Sam was born on a farm in Rutherford County in central Tennessee. He enlisted as a private in the 1st Tennessee Infantry Regiment soon after Lincoln declared war, but before the Volunteer State had officially declared independence. The teenager served first in the Shenandoah Valley of Virginia before his regiment was ordered back to Tennessee. After recovering from a wound received at Shiloh, Sam transferred to Cpt. H. B. Shaw's Company of Scouts.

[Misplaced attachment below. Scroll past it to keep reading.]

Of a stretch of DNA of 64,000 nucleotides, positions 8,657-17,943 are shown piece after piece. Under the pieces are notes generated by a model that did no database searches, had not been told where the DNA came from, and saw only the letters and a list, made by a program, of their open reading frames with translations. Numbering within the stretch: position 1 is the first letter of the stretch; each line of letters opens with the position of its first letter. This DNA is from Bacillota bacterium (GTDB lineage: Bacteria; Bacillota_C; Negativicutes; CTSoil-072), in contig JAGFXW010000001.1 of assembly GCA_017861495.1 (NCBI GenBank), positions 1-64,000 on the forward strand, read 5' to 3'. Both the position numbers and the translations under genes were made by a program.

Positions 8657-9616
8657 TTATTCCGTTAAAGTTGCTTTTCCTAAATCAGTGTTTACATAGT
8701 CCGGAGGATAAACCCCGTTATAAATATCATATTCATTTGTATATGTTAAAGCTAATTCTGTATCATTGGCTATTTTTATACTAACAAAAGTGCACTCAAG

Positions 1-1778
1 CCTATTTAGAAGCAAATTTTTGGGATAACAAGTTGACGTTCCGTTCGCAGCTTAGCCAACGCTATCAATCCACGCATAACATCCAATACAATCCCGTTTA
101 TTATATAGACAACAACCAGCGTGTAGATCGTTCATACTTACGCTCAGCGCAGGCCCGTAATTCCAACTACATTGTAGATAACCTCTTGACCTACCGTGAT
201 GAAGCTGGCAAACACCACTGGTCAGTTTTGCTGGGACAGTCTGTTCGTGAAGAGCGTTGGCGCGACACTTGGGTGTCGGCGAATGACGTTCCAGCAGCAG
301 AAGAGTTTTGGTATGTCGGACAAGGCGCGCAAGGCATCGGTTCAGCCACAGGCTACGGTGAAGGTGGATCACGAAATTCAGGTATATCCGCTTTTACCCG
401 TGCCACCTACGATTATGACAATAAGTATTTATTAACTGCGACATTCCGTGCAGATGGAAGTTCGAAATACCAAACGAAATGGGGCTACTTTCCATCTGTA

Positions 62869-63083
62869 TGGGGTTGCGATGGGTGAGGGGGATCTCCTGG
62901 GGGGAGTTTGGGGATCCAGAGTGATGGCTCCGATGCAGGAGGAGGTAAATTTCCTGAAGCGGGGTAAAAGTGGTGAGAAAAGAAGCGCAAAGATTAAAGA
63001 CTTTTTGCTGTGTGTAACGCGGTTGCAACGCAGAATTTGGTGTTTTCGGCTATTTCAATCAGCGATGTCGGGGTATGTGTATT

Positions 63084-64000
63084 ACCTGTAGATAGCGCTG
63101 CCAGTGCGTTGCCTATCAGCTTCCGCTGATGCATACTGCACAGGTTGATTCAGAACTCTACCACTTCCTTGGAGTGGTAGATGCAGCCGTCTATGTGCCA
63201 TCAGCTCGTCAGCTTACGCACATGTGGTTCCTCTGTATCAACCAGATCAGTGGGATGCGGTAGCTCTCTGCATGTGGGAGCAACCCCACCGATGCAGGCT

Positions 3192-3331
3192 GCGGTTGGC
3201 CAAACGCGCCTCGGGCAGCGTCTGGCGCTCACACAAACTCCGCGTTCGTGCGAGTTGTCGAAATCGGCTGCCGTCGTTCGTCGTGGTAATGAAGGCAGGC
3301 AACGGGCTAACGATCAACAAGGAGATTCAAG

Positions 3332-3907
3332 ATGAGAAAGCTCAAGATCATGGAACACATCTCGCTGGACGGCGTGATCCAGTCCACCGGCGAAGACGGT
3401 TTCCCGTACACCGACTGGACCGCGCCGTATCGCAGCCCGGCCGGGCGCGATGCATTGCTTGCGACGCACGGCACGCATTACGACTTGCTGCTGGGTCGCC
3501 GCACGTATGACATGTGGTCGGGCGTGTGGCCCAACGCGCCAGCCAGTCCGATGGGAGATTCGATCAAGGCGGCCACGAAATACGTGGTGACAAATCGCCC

The young scout was carrying intelligence on enemy troop strength and dispositions when captured by Kansas cavalrymen near Pulaski in November 1863. His interrogators, including Brig. Gen. Grenville Dodge (one of the nastiest bullies ever to wear a Federal uniform), could get nothing out of him. Repeatedly threatened with death, Sam refused to name his sources of information. "I would sooner die a thousand deaths than betray a friend or be false to duty," said Sam. He went to the gallows with head held high, another martyr to liberty.
"Greater love has no one than this, than to lay down one's life for his friends." John 15:13
South Carolina League of the South